Washington (January 12, 2023)—Today, the White House’s Office of Science and Technology Policy (OSTP) has issued a new framework for scientific integrity protections that will improve the use of science at agencies across the federal government. This framework will protect scientists—but also protect public health and ensure that the nation will get the best scientific information from the federal government, according to the Union of Concerned Scientists (UCS).
Below is a statement by Dr. Jacob Carter, research director for the Center for Science and Democracy at UCS.
“This framework is a landmark policy that history will not forget. The new framework reflects decades of work by the Center for Science and Democracy and many others who have advocated for stronger scientific integrity. As a former federal scientist myself, I know that you can’t do your best work if you’re operating under the real fear that you’ll become a political target, or that your work will be hidden, manipulated, or ignored. The new framework sends a strong message to everyone who carries out scientific work, and to the political appointees and public servants who oversee those agencies.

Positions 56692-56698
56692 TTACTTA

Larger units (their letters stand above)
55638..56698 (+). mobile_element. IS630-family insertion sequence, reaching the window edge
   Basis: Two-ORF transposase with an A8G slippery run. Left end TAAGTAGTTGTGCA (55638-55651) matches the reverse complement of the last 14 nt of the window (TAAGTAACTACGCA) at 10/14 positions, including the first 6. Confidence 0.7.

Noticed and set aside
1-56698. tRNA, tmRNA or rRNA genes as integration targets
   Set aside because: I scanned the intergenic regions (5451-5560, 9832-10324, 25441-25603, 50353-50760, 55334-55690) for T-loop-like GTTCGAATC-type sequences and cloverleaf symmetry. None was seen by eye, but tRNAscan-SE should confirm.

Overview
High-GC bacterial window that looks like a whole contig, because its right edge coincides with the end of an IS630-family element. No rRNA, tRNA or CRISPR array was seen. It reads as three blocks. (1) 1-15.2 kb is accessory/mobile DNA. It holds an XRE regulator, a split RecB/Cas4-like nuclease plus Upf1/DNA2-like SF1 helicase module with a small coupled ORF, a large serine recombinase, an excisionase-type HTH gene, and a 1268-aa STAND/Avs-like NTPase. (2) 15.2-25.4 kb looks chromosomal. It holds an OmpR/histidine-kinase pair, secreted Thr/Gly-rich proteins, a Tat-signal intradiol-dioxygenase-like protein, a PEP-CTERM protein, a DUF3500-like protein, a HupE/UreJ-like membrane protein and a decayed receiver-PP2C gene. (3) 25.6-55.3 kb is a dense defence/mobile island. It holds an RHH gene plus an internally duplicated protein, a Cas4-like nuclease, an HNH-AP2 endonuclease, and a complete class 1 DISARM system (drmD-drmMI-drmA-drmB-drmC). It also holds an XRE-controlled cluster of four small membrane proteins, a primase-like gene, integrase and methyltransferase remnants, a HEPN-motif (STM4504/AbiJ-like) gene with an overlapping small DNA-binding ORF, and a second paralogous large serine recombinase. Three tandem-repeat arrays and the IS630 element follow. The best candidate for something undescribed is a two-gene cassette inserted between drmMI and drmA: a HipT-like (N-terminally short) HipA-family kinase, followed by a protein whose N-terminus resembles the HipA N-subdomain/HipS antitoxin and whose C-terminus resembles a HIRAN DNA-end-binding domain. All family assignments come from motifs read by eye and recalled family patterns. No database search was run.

“The work of federal scientists touches all of us. Lives depend on extreme weather forecasting, pollution monitoring, medical research, and other scientific efforts. So we need to be able to trust that we’re getting the best available evidence-based science, based on the public interest rather than the narrow ideological or commercial interests of the most powerful. That’s why we need clear, enforceable scientific integrity rules like those in today’s new framework.
“This is a very strong framework, but the real impact will come from how it’s implemented. Every agency now has a responsibility to make sure its expert staff know their rights, and that political appointees know that these rules will be taken seriously and they will be held accountable if they break them. And as important as these commitments from the administration are, we also need Congress to act and pass a scientific integrity bill that codifies these protections into law, so they don’t fade away under a future presidency. Our health and safety depend on it.”